Re: MathML3 specification is inconsistent about qualifier content of non-strict constructors

On 20/03/2012 02:34, Andrew Miller wrote:
> Hi all,
> In most of the MathML 3 specification, the content model is described
> using the 'content' field, and if qualifiers are allowed in the content,
> this is mentioned in the 'Content' row of the table.
> Throughout most of the specification, mentioning something in the
> 'Qualifiers' row for an element doesn't imply that the qualifier can be
> a child element of that element, and instead implies that the qualifier
> is used with the parent apply element - this is explicitly stated in the
> last paragraph of 4.1.5.
> However, when constructor elements are defined (for example, in section
>, qualifiers are listed in the Qualifier row, but not in the
> Content row. The examples (and the 'Parsing MathML' appendix, and the
> transformation rule in, however, contradict the lack of the
> qualifiers in the element content, so it seems that the omission of the
> qualifiers from the 'Content' rows of the constructors must have been
> accidental.
> Best wishes,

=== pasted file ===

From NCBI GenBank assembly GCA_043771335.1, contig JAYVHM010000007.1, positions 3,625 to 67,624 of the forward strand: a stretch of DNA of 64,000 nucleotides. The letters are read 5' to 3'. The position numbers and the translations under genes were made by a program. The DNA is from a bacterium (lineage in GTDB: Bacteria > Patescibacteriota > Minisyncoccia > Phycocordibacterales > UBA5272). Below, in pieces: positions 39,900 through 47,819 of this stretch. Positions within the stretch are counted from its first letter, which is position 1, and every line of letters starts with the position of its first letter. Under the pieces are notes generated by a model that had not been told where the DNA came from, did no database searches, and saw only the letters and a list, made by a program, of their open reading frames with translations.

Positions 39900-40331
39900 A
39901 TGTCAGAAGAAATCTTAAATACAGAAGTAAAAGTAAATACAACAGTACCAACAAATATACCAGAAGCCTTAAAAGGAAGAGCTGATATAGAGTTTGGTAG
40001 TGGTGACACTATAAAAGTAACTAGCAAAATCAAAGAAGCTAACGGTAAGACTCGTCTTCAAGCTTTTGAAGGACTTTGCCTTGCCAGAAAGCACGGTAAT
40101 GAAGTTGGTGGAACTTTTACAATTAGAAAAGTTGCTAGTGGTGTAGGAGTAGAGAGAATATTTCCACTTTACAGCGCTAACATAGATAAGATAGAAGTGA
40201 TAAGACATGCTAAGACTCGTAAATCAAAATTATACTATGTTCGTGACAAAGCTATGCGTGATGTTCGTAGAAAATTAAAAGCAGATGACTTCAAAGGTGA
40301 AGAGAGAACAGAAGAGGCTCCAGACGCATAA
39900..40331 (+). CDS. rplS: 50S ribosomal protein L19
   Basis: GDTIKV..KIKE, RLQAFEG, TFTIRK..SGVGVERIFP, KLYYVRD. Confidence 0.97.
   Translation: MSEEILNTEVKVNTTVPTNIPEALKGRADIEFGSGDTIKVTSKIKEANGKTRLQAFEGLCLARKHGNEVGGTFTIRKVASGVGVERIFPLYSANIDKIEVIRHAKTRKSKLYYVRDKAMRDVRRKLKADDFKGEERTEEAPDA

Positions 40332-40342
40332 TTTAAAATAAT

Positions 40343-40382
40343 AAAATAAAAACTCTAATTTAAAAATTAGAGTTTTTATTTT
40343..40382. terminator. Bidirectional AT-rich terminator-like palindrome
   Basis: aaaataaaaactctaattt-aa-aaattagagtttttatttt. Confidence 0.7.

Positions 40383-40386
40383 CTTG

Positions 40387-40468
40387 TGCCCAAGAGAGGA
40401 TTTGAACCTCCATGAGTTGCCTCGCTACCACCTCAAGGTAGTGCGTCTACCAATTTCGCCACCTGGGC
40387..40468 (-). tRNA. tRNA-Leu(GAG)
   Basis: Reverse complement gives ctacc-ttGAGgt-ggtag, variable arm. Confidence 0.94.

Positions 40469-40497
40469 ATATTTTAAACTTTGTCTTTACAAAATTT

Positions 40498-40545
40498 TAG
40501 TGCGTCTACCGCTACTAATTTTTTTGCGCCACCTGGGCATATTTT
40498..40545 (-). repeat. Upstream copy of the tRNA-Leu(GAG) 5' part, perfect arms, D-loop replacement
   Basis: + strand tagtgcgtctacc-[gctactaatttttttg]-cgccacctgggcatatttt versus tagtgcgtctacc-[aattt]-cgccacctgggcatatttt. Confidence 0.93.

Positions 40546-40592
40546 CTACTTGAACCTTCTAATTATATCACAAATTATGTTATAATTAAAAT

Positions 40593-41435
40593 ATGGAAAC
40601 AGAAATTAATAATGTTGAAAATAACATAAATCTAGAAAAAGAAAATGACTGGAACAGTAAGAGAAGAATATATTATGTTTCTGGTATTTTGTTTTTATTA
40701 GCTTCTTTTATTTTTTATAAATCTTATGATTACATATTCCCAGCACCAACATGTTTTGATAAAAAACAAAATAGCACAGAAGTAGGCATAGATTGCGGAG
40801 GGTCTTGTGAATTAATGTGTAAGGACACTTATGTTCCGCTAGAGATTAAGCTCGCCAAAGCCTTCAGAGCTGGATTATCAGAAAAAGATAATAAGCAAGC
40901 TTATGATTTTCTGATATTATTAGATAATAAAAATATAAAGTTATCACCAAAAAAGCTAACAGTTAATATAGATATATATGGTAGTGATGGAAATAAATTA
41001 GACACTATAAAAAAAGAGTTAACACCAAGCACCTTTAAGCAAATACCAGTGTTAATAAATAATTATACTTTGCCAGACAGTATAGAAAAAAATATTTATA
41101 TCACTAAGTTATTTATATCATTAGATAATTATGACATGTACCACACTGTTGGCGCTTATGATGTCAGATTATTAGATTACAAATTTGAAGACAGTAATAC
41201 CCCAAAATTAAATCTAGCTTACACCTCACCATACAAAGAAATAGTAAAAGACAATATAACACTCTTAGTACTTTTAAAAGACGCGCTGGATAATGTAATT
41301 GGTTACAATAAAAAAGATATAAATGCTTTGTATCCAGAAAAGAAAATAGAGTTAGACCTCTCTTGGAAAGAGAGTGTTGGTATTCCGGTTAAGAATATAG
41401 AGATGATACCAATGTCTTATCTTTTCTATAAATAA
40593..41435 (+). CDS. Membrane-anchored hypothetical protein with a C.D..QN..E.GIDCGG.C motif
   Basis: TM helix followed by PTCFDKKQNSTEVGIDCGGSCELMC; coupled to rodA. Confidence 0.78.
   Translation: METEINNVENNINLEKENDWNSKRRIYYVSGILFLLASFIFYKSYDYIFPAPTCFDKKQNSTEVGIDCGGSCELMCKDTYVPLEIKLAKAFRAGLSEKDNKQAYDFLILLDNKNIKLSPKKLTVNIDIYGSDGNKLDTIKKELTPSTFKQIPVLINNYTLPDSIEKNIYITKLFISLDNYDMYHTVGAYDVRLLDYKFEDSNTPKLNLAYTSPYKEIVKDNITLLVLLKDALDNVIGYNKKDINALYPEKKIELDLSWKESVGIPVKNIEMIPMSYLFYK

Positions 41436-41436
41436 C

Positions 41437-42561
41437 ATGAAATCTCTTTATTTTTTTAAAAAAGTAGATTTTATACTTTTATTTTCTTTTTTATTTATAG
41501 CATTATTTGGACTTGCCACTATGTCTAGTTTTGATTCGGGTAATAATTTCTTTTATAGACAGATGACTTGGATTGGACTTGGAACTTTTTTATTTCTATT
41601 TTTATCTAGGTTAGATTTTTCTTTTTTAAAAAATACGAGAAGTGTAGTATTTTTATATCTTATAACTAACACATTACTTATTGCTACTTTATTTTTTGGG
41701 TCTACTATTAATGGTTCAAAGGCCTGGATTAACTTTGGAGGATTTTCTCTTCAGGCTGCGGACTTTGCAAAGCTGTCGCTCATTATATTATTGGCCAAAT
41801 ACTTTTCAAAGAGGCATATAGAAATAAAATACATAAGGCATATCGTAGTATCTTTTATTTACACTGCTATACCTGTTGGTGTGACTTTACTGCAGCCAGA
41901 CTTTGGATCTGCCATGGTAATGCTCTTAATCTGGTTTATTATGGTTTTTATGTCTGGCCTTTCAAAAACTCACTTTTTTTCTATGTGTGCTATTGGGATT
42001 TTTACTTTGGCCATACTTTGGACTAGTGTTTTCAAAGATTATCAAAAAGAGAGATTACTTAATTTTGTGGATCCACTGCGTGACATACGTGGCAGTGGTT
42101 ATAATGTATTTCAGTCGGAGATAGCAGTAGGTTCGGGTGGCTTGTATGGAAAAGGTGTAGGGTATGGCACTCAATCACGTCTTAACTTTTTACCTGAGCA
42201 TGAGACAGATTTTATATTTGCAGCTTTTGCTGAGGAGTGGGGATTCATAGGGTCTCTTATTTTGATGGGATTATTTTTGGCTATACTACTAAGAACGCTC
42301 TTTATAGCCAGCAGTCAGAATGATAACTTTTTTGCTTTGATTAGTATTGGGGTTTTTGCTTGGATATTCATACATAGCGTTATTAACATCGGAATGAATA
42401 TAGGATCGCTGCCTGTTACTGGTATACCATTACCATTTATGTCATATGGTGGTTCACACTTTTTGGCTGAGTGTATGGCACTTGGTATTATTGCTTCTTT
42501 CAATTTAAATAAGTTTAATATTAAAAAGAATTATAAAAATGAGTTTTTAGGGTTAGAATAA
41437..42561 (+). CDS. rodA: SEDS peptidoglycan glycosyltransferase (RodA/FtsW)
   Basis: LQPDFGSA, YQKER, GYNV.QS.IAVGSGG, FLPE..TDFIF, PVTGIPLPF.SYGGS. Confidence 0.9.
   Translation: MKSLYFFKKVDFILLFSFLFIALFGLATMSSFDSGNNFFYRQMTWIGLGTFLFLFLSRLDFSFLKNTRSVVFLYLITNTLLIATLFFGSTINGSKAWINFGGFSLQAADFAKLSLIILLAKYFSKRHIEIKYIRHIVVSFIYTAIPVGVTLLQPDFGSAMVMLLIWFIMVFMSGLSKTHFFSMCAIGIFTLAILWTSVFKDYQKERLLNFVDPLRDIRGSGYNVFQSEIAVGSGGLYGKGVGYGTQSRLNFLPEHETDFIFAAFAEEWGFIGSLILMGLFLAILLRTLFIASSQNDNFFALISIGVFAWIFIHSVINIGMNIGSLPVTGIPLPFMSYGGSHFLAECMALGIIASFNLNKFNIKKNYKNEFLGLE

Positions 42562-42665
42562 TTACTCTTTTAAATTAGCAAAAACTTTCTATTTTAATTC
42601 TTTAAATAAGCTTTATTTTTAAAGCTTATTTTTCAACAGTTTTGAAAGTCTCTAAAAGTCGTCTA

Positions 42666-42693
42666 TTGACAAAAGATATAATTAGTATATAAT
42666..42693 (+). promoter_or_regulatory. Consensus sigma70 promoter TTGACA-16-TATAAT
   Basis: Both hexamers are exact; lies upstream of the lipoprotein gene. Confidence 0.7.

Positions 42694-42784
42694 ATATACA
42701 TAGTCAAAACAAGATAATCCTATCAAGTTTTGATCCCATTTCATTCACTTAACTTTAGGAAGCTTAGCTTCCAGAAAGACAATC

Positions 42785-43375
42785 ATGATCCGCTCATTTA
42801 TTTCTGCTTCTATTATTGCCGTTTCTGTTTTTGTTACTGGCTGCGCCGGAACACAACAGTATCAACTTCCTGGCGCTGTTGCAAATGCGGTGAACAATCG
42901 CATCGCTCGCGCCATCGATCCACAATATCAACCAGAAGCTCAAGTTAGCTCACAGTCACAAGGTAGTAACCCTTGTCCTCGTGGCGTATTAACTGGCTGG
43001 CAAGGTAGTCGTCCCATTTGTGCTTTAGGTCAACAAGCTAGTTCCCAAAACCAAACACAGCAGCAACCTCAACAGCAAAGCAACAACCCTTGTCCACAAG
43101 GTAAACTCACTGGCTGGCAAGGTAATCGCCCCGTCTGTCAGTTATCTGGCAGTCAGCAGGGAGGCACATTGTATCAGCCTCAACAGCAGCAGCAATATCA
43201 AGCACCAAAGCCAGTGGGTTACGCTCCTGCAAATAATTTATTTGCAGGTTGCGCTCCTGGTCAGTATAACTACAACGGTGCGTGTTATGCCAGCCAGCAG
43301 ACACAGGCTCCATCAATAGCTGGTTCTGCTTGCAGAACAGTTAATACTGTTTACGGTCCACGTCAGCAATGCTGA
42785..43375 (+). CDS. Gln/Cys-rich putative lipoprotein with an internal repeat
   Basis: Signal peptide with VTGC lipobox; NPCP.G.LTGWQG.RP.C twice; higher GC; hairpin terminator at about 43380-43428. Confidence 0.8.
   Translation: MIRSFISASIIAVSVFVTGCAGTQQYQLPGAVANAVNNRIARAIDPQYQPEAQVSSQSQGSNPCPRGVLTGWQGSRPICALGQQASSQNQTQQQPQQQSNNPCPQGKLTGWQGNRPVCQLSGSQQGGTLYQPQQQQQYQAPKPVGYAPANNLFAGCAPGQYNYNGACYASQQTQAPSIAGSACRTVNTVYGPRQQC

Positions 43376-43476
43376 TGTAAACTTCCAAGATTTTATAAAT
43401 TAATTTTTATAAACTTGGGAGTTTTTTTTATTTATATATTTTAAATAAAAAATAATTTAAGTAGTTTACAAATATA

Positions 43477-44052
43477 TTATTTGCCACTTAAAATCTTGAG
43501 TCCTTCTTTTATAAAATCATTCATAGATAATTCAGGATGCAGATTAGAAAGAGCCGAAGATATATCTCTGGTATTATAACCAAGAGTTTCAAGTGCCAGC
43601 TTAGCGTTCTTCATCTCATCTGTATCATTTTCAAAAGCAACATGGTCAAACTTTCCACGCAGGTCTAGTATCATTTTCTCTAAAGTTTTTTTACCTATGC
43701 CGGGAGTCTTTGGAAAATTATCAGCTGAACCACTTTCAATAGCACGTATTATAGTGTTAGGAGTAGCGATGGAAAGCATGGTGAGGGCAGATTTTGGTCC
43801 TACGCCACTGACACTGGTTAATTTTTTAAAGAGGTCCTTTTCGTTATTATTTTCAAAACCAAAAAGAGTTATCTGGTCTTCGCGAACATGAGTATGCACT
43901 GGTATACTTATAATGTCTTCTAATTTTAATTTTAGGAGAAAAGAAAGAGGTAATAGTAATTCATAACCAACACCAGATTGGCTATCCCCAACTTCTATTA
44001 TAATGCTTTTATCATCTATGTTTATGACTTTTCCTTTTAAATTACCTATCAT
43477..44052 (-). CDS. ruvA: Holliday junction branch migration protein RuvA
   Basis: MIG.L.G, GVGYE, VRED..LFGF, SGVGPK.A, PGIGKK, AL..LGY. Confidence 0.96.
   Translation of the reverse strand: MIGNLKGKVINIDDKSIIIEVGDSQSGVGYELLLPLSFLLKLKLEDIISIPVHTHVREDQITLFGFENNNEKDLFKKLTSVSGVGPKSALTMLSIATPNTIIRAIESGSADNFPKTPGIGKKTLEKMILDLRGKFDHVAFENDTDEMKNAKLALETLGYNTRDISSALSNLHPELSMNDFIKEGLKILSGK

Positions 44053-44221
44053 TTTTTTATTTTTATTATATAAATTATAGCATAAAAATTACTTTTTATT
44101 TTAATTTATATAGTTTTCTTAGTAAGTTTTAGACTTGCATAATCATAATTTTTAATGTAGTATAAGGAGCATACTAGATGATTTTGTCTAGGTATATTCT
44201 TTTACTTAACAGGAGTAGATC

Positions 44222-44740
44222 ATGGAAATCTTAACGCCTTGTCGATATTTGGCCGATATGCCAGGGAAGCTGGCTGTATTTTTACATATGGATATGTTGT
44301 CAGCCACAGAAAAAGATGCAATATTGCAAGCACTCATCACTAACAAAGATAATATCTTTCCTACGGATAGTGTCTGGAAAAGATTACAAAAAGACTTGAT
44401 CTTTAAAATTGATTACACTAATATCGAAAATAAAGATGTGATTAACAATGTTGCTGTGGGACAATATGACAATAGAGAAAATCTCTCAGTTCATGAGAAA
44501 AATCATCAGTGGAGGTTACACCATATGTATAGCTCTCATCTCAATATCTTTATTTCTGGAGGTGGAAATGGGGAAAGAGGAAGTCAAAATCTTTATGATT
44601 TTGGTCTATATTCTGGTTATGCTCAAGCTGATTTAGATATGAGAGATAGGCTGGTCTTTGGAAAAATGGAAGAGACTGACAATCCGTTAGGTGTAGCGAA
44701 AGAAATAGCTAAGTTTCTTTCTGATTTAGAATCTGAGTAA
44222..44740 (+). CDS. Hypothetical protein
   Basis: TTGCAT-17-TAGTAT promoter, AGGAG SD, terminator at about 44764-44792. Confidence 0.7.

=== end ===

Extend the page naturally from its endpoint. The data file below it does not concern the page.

> Andrew

I think the tables are OK, but perhaps we should just explain them better.

If viewed through OpenMath (or Strict Content MathML) eyes


is just syntactic sugar for


as part of that syntactic re-arrangement qualifier elements that would
have been in the apply are placed directly in the container.

So, I think it is consistent (or at least it was intentional) to use the
"Qualifier" row to describe qualifiers that can be used with the
containers, even though in the non-strict form they appear in the content.

I agree that last para of 4.1.5 could perhaps be clearer in calling out 
the different usage of qualifiers with container elements. It dpes 
however reference 4.3.3 which says

Qualifier elements are always used in conjunction with operator or 
container elements. Their meaning is idiomatic, and depends on the 
context in which they are used. When used with an operator, qualifiers 
always follow the operator and precede any arguments that are present.

Hopefully that makes things clearer


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Received on Friday, 23 March 2012 13:34:38 UTC